If your ability to add features squeezes out time to do those less-glamorous tools, your users suffer
I recently needed to replace my very modest home-alarm system, when lighting apparently fried some of the I/O lines. No big deal, I figured, and I was in luck: the very same control board I purchased five years ago was still available, and for a fair price.
But then I remembered what I did not like about the unit: first, it had what seemed to be hundreds of arcane, incomprehensible options which the user—usually an alarm professional—could invoke (“turn alarm on but ONLY IF the wind is from the south AND doors 1, 3, and 5 are open”; “time out for 2 seconds IF the alarm condition is met BUT the phone line is busy AND Zone 4 is winking at you”); second, it was almost impossible for anyone to actually initialize and program, see here. I recall that I spent hours going over the set-up and programming manual to figure out which of those few initialization options I actually needed, then a few more hours trying to figure out how to actually set them.
The programming was done via the user panel and in a quasi-assembly language style with some binary BCD number-coding format to add to the mix, and there was no good way to read back what you had set into the various memory locations; it was like old joke of a “write-only memory” —except that this was no joke. Nor was there a basic PC-connection with an application/set-up program, as logical as that seems, and no way to store and recall your setup outside of the control board itself. (If you want to experience this for yourself, download their manual here and go to section VI.)
Even worse, some of the mistakes you could easily make would actually lock you out of further access, analogous to inadvertently overwriting the password without realizing it. In the end, I got so frustrated with all this studying, and fearful of completely messing it up, that I gave up, despite my engineering imperative. I found a local installer with some experience to do the set-up for me in his office, for a small fee—and well worth it.
Since it is now five years later, I was happy that the same board was available, but shocked that it had not been updated to provide some semblance of connectivity to a PC and programming support. I foolishly assumed that the vendor had perhaps upgraded the design (backwards-compatible, I hoped) with a USB port and maybe even a GUI for the programming.
Wrong again: all they had was a crude, line-entry, text-only software package for a PC, and it needed a serial port (umm…lots of PCs no longer have those); plus you also had to buy a special adapter to interface that serial port to the proprietary three-wire interface of their control panel. Overall, I felt as if I had fallen through a portal to the 1990s: no/poor PC connectivity, arcane instructions, and an emphasis on the wired-phone landline for audio-message alarm reporting, without texting/emailing/browser notification of alarms.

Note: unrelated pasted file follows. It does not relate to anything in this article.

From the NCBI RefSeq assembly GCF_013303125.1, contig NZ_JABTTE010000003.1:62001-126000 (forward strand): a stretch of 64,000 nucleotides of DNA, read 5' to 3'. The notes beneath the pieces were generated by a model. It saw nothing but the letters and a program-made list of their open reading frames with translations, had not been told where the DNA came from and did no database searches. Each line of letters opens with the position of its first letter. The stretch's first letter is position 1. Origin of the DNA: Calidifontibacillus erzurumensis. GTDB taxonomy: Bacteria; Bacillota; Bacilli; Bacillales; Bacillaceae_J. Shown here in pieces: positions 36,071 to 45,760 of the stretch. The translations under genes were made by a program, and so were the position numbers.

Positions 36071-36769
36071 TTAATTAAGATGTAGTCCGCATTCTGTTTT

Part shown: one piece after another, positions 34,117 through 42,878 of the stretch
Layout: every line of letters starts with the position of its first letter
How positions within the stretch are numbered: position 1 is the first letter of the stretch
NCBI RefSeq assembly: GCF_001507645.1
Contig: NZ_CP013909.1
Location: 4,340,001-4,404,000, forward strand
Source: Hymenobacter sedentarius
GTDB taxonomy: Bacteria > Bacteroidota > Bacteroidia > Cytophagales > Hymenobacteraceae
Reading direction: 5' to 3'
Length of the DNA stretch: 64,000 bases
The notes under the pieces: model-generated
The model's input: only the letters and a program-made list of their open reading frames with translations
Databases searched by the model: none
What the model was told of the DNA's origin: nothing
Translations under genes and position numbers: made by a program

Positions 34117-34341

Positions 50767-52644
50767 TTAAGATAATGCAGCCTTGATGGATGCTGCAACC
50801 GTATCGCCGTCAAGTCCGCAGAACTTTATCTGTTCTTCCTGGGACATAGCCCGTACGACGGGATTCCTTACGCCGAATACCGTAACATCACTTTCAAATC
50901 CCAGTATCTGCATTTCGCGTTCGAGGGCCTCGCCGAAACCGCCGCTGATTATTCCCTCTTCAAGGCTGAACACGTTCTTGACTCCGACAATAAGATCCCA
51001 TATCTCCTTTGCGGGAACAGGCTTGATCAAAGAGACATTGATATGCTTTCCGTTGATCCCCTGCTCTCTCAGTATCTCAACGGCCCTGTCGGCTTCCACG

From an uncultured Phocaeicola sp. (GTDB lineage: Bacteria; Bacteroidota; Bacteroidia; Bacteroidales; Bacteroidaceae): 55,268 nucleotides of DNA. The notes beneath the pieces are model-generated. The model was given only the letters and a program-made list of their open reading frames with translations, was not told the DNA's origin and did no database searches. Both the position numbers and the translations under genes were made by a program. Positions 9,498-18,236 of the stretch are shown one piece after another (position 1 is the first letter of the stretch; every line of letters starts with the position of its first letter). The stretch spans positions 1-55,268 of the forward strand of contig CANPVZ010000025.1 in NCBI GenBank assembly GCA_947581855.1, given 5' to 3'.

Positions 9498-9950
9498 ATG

Well, I thought, “fool me once, shame on you; fool me twice, shame on me”—I’ll look for an entirely new unit from another vendor that has decent connectivity and set-up support. Wrong again: the major competitors don’t have anything much better, it seems. Whether this is because they want set up barriers to the purchase, installation, and use by home do-it-yourself types instead of alarm professionals, or because they simply want to keep making the same old product for which all costs have been amortized, I don’t know.
[I’ll tell you this: if you are looking for a small-business opportunity, consider offering a basic alarm panel with ease-of-setup and PC connectivity, plus more alarm-reporting options as part of its design.]
So how does my modest tale of woe end? Luckily, I found my good notes from the previous time (documentation is a virtue, right?), and the name of the installer who helped me out. I called him, he is still in business, and sort-of remembers helping me out—and is willing to help me again. I asked him if this sort of arcane, stone-age set-up and connectivity had improved, maybe I am missing something? And he said, no, it’s still the same, hard to believe but true.
I am not saying that every “older” product needs an upgrade; some clearly don’t, nor have they received one, see here. But it appears that even in our fast-changing technology world, some things do remain the same even when they shouldn’t.
Have you ever had a similar experience, of putting too much time into bells and whistles, and features and options, and not enough on making the product usable? Or do you know of a long-standing product or design that could really use an upgrade to the 21st century, but which hasn’t gotten it?